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Doubles Tactics

Published: 07 Nov 2006 - 09:12 by rippa rit

Updated: 24 Sep 2008 - 16:08

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We have had a question about doubles tactics. 
Any inspiring words about doubles play would be helpful to some members.
Craig would be an obvious person to ask if we can locate him of course.

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From BizarreCo - 11 Nov 2006 - 03:26

There's certainly merit in going through the tactics as a team beforehand, but I can't say that I've ever worked on doubles drills before.

Clearly experience plays a huge part in the puzzle as the more that you and your partner play together, the more you learn what they can and can't do on court and what you need to do to compliment the way that they play (look at the note about covering the court when they are out of position).

From a pure shot drill point of view I guess I'd take turns with my partner to feed VERY TIGHT shots to volley both to length and as drops. That will get you both used to playing the ball tight against the wall which will help in your shot play. Try playing condition games against each other but only using one half of the court. Whoever proves to be strongest might want to consider covering that side as part of the partnership.

Also work on some simple rules about who plays when the ball comes down the middle of the court, e.g if one person keeps their racket down then the other should play the shot etc.

 

In the end it will all come down to experience both in your own shot play and also in the partnership. Get as many "friendlies" against as many better teams as you can find (and the more regular the practise the better!)

Adz

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From rippa rit - 10 Nov 2006 - 07:50

Biz - since you are doing so well in this doubles stuff.
Next question, are there doubles drills? 

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From xzx1kf - 09 Nov 2006 - 19:48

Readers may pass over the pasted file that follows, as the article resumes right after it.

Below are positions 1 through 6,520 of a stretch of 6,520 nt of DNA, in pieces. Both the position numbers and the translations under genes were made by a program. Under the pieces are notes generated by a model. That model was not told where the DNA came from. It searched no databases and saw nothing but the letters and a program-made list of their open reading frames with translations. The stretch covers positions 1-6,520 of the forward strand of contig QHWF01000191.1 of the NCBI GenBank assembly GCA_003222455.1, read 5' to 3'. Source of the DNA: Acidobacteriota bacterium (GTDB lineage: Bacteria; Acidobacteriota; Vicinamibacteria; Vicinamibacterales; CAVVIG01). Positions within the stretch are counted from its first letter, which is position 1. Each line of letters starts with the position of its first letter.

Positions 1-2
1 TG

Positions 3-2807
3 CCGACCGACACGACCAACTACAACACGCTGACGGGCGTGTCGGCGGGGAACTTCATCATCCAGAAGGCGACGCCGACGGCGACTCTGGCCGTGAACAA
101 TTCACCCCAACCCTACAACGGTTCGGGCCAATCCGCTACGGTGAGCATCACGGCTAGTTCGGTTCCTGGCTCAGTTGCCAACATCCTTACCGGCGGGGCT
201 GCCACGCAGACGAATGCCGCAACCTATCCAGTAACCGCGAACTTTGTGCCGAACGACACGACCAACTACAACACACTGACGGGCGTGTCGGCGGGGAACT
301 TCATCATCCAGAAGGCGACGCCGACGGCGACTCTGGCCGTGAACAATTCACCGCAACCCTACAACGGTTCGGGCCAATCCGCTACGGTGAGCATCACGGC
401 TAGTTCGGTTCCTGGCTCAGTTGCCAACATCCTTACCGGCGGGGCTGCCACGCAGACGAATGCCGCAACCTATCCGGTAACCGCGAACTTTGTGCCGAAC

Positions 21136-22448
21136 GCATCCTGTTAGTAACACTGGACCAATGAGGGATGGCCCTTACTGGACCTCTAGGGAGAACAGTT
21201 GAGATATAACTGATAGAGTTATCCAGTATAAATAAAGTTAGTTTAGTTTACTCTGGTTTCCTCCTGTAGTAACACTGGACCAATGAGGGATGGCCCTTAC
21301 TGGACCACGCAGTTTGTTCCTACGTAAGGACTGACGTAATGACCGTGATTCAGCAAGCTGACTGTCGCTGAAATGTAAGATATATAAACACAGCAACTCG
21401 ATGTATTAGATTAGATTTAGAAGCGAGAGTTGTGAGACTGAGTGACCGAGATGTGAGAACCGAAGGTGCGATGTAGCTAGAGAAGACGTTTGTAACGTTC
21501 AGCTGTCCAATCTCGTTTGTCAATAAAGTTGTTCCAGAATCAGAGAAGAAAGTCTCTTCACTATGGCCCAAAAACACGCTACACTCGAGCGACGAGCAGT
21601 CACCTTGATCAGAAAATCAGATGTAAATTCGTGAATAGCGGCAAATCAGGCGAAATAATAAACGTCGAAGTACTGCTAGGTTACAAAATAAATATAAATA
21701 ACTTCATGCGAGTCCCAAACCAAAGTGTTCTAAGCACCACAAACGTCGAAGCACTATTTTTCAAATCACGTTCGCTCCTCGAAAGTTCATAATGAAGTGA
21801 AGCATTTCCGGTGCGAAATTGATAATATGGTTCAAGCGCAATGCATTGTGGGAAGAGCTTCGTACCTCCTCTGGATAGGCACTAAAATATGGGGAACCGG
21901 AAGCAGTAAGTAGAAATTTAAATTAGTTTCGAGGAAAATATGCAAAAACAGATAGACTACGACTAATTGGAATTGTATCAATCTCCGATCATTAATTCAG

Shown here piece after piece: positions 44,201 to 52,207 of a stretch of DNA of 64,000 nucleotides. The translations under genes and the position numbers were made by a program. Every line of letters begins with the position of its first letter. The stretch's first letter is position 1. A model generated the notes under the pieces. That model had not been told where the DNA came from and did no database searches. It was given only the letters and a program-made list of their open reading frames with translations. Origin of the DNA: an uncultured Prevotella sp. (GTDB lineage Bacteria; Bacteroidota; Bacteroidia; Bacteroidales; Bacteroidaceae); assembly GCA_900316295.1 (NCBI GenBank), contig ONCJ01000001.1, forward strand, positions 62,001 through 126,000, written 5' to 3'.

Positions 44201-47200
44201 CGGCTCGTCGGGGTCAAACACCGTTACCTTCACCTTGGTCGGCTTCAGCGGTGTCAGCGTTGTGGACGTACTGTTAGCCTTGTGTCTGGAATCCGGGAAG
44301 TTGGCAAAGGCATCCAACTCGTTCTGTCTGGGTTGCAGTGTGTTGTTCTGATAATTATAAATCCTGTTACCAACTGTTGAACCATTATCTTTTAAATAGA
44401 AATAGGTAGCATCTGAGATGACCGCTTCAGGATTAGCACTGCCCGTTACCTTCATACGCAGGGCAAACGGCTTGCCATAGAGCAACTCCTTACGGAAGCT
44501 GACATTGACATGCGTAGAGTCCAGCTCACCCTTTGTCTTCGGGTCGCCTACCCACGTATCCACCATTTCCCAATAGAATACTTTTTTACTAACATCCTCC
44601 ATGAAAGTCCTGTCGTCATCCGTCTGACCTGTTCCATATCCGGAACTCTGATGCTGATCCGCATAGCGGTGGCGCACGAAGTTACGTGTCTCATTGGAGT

Thanks for the guide Biz. We've got the club championships coming up so hopefully we can apply these tactics and have a crack at the title.

Also thanks rippa for getting the topic started.

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From rippa rit - 08 Nov 2006 - 06:56

Biz - a very comprehensive run-down of doubles.  The person enquiring has been advised to go to the forum for further info so I hope they will soon.  Thanks

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From BizarreCo - 08 Nov 2006 - 03:50

Doubles tactics generally fall into two distinct game patterns - Side/Side or Front/Back. The aim is for one partner to cover one side whilst the other covers the opposite side of the court. The best partnerships tend to have each player being particularly suits to the side that they are covering (in my case I prefer backhand or front).

I find that the best tactics are to imagine the court with 3 T's. The normal (centre) T and then two more T's made by the meeting of the service boxes with the half-court line. These last two T's are where you should look to position yourself on your covering area. Remember that in doubles, width and shot play is the true key to winning a match, as each player only has half the ground to cover compared to a normal singles match.

Try to force opponents tight into the back corners, and cover straight returns by applying tight vollied drop shots to the front. Remember that with only half the distance to cover, they will be moving quickly forward to cover front attacks, so make sure that they're tight!